Keiley says the problem is not attracting talented, highly qualified teachers to the district.
“What we’re concerned with is the growing number of teachers that are unable to make the teaching profession a middle-class career here in Santa Monica,” he says.
Also, because of the “loss of really affordable rental units on the Westside, the dream of ownership is exactly that for Santa Monica teachers — a dream,” Keiley says, pointing out that it’s also the same for other professionals, like nurses, firefighters and police officers. “Homeownership for a lot of us is out of reach.”
Keiley says he has noticed a lot of teachers choosing to leave the profession or teach in other districts where the cost of housing is not as high as it is on the Westside.
Eric Paul, who taught at Roosevelt Elementary School in Santa Monica for nine years, is an example.
Paul and his wife Karol relocated over the summer to Lakewood, Colorado with their seven-month-old daughter.
“We wanted to raise her in a house and that’s just impossible on the Westside,” Paul said from his home in Colorado. “I don’t know any teacher my age that can afford to buy a house anywhere on the Westside. We [my wife and I] both decided we wanted to find a more long-term solution.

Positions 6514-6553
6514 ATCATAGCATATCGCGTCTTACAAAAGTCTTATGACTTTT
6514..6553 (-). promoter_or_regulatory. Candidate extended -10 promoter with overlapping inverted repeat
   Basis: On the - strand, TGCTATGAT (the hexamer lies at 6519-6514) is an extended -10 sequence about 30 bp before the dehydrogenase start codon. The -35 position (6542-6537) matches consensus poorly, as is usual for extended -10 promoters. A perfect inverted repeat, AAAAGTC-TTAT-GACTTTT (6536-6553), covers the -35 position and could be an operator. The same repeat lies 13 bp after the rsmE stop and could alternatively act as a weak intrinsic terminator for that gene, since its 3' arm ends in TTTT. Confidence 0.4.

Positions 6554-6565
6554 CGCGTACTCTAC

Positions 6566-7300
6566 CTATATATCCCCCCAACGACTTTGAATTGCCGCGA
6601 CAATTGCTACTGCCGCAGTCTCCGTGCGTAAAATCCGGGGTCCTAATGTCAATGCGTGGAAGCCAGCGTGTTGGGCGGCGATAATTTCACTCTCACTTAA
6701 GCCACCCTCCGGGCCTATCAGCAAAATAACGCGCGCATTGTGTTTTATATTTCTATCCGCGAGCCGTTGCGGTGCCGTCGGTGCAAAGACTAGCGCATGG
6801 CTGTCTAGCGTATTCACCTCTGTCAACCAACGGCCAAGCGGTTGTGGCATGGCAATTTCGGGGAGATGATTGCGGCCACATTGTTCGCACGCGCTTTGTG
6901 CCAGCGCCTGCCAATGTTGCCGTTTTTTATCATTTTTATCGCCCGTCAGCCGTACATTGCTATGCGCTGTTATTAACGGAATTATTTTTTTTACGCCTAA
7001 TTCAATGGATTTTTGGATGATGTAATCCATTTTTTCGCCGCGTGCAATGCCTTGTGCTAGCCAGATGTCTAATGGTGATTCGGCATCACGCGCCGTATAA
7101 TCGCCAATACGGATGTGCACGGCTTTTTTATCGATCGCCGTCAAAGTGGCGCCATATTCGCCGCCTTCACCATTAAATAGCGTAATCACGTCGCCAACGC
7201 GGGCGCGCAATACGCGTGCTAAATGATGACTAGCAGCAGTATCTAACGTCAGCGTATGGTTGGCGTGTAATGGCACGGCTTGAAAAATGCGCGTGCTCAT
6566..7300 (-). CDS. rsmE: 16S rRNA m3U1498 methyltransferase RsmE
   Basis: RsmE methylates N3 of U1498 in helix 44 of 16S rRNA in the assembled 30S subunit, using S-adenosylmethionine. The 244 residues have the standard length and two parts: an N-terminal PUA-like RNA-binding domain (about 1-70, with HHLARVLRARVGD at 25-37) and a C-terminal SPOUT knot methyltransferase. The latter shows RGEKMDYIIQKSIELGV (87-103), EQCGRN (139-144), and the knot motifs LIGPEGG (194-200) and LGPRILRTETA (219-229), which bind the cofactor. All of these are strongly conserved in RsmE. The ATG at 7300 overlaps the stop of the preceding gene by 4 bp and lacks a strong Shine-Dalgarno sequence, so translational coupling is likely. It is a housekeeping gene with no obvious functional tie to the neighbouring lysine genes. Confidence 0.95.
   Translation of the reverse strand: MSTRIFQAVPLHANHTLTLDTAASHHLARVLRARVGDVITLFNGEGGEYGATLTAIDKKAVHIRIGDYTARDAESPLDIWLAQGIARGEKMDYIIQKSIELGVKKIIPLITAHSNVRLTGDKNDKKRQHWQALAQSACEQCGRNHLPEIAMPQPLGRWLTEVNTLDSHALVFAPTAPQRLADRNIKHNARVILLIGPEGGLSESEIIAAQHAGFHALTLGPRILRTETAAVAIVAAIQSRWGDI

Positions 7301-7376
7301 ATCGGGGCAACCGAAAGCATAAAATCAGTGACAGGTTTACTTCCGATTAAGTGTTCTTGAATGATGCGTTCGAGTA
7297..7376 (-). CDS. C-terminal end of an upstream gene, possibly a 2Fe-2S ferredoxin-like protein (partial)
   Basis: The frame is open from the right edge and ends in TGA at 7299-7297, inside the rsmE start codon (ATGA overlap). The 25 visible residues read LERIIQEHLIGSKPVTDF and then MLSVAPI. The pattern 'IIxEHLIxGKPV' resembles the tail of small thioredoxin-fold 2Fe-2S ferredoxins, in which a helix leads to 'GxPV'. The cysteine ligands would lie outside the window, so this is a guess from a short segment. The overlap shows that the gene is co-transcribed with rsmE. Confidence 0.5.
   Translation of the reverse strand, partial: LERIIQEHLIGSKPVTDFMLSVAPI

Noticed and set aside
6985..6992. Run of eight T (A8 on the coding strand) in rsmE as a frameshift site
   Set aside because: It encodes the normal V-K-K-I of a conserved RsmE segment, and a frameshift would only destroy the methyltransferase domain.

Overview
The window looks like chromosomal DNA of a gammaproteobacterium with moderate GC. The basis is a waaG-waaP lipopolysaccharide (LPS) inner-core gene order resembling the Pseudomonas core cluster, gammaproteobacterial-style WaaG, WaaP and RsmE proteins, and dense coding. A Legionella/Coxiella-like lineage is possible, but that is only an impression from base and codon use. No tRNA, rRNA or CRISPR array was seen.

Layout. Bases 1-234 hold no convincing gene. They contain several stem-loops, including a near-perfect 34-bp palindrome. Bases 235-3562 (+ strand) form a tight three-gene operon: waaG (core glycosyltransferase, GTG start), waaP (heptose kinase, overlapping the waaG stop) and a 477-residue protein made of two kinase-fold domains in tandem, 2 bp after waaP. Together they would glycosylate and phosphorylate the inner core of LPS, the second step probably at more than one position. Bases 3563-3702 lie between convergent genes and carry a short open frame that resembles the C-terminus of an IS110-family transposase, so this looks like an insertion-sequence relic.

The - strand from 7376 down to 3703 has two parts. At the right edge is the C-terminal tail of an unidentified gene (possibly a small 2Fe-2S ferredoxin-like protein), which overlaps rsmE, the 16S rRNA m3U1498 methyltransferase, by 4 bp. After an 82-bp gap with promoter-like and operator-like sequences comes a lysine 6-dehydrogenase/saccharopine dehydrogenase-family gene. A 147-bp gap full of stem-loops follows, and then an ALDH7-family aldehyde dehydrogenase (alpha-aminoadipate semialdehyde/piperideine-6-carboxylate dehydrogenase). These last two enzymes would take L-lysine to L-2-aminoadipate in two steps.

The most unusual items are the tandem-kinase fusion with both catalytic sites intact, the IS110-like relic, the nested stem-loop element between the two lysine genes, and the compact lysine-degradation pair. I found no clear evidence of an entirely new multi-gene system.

“Now we have a nice big house that we paid $250,000 for and we have a yard and a neighborhood and everything that we wanted, which was impossible out there.”
Paul said the decision was difficult because he really loved the Santa Monica-Malibu district, but he said his wife and he had to make the choice for their daughter.
Paul points out that it was no fault of the school district.
“They treated me well and I had an excellent career there,” Paul said. “I would’ve loved to stay. I was very sad to go.”
Paul, who thinks it takes several years of teaching for teachers to hit their stride, says teacher turnover is an economic issue that “really erodes the quality of education.”
When a teacher who has been with the district for several years leaves, “what the district loses in experience is really significant and very costly all the way around,” Paul says. “It’s costly economically, but the cost to the students is huge. You can’t just replace me with somebody who doesn’t have any experience and expect to get even close to the results that I was getting.”